Motivation is a preoccupation of many maths teachers. If you listen to the prevailing maths reform rhetoric that comes out of the U.S., you will hear that maths needs to be made more relevant and engaging. Even if I could demonstrate that explicit teaching is more effective than inquiry learning in a way that satisfied inquiry advocates, they would likely reply that explicit teaching is less motivating than inquiry learning and what we really want is to induce is a lifelong love of maths. That way, students will persist in the face of difficulty.
I have never really bought this argument. Although we can all point to bad implementations of explicit teaching or inquiry learning, I see no reason to believe that one approach is intrinsically more interesting than the other. Any maths teacher will notice the correlation between motivated maths students and students who are good at maths, but this does not mean the former causes the latter. It is just as plausible that being good at maths motivates students about maths or that the interaction goes both ways. If this is true then the effectiveness of the teaching approach is highly relevant because effective approaches will be superior in making students better at maths.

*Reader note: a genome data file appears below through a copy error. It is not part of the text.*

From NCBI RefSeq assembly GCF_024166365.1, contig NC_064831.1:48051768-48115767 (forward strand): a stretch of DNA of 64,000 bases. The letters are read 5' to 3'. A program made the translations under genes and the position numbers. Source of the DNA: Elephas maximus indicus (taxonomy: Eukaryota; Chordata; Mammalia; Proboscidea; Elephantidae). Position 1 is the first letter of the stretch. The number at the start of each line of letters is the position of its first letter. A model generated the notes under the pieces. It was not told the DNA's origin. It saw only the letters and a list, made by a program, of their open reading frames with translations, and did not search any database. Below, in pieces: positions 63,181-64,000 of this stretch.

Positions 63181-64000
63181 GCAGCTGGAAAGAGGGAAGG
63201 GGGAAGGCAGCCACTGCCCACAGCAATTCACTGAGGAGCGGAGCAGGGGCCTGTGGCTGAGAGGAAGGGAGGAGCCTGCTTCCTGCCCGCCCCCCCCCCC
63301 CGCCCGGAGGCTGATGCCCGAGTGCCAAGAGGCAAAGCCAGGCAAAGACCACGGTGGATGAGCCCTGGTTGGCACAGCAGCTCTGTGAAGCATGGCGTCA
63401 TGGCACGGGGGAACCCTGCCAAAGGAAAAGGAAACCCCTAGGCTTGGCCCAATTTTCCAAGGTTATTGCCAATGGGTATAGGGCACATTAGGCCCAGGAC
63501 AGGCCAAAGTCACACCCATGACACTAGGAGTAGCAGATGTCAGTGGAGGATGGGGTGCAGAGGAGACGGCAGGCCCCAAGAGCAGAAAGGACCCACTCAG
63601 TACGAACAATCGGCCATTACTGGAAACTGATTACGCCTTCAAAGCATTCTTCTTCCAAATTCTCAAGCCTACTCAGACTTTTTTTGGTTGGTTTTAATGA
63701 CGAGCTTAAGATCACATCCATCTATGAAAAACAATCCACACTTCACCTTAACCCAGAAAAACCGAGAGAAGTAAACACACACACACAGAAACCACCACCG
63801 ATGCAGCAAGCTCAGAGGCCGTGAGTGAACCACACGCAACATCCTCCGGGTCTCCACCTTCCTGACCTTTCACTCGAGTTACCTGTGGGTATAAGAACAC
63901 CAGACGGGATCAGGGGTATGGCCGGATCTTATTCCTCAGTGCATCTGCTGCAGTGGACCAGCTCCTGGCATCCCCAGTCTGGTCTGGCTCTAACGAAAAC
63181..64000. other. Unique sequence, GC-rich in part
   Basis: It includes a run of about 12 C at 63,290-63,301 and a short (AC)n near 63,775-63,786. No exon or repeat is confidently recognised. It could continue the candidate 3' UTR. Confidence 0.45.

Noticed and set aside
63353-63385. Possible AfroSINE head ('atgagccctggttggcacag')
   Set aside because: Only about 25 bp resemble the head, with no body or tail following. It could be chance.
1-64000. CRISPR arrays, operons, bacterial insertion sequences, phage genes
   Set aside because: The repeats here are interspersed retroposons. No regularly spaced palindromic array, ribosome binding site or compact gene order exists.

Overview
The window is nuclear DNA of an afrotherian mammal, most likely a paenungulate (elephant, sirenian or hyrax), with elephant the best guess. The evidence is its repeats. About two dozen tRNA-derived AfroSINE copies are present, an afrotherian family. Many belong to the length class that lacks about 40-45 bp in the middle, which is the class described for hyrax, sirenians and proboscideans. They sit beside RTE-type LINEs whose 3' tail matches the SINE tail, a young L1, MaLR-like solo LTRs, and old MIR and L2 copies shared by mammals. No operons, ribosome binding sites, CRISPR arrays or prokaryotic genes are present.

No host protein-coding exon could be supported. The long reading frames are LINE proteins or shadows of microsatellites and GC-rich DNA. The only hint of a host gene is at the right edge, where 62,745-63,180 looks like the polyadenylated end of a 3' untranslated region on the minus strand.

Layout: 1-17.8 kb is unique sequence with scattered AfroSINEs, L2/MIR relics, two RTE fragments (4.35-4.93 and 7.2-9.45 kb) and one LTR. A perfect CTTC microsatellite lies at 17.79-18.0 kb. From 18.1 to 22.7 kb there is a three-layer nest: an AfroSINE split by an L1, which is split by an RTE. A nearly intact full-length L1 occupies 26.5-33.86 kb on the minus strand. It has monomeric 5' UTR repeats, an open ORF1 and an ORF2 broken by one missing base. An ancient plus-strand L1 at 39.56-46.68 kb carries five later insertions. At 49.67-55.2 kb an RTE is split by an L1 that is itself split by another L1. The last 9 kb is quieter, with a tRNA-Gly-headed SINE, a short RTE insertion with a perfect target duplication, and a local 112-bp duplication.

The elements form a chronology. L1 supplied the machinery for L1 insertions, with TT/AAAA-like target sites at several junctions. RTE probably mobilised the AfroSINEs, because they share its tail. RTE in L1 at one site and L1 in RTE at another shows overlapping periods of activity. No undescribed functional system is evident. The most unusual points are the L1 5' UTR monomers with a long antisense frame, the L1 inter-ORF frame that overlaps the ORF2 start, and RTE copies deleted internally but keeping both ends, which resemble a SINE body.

I have written before about a long-term Canadian study that showed that earlier achievement predicted later intrinsic motivation but that earlier intrinsic motivation did not predict later achievement. At the time, I was pretty convinced that this was the direction of causation. However, after researching my book for new teachers, I rowed back a little to accept that there is probably a two way interaction, even if it does not show up in the Canadian study.
However, a recent German study seems to partly replicate the Canadian findings. Again, this was a study that tracked students over time and it found that ‘academic self concept’ i.e. self perception of how good you are at maths predicted later ‘intrinsic value’ i.e. level of interest as well as attainment, but intrinsic value did not predict later self-concept.
The researchers haven’t quite measured the same things here. It is possible, of course, that some students have high self-concept without being particularly good at maths, but that seems unlikely.
Interestingly, the researchers found the same pattern for learning English, but the reverse pattern for German, the students’ mother tongue.